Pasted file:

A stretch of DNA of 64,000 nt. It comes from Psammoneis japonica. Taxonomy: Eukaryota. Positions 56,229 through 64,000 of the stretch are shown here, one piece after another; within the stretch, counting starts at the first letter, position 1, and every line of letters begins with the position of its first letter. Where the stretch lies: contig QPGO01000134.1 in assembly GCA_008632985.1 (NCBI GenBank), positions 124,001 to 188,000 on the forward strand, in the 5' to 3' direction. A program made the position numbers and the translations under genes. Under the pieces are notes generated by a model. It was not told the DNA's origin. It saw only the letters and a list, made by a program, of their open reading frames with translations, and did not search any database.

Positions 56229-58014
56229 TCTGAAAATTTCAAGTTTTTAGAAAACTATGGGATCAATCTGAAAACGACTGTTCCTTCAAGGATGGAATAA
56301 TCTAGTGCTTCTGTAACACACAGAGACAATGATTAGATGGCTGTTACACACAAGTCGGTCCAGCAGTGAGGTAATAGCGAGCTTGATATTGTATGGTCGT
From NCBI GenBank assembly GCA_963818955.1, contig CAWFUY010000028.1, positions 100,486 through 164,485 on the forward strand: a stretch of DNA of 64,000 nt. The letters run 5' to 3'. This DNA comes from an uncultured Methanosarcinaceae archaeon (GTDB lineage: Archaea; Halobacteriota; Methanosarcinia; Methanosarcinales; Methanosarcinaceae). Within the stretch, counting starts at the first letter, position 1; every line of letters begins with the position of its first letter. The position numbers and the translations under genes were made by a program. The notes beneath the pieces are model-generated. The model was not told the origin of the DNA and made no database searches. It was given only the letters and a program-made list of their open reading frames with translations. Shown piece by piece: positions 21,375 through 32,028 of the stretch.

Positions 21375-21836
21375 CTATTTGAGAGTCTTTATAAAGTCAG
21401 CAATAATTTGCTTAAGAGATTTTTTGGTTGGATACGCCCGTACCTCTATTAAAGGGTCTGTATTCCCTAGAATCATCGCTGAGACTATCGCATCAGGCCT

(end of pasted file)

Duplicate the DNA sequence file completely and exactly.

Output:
A stretch of DNA of 64,000 nt. It comes from Psammoneis japonica. Taxonomy: Eukaryota. Positions 56,229 through 64,000 of the stretch are shown here, one piece after another; within the stretch, counting starts at the first letter, position 1, and every line of letters begins with the position of its first letter. Where the stretch lies: contig QPGO01000134.1 in assembly GCA_008632985.1 (NCBI GenBank), positions 124,001 to 188,000 on the forward strand, in the 5' to 3' direction. A program made the position numbers and the translations under genes. Under the pieces are notes generated by a model. It was not told the DNA's origin. It saw only the letters and a list, made by a program, of their open reading frames with translations, and did not search any database.

Positions 56229-58014
56229 TCTGAAAATTTCAAGTTTTTAGAAAACTATGGGATCAATCTGAAAACGACTGTTCCTTCAAGGATGGAATAA
56301 TCTAGTGCTTCTGTAACACACAGAGACAATGATTAGATGGCTGTTACACACAAGTCGGTCCAGCAGTGAGGTAATAGCGAGCTTGATATTGTATGGTCGT
From NCBI GenBank assembly GCA_963818955.1, contig CAWFUY010000028.1, positions 100,486 through 164,485 on the forward strand: a stretch of DNA of 64,000 nt. The letters run 5' to 3'. This DNA comes from an uncultured Methanosarcinaceae archaeon (GTDB lineage: Archaea; Halobacteriota; Methanosarcinia; Methanosarcinales; Methanosarcinaceae). Within the stretch, counting starts at the first letter, position 1; every line of letters begins with the position of its first letter. The position numbers and the translations under genes were made by a program. The notes beneath the pieces are model-generated. The model was not told the origin of the DNA and made no database searches. It was given only the letters and a program-made list of their open reading frames with translations. Shown piece by piece: positions 21,375 through 32,028 of the stretch.

Positions 21375-21836
21375 CTATTTGAGAGTCTTTATAAAGTCAG
21401 CAATAATTTGCTTAAGAGATTTTTTGGTTGGATACGCCCGTACCTCTATTAAAGGGTCTGTATTCCCTAGAATCATCGCTGAGACTATCGCATCAGGCCT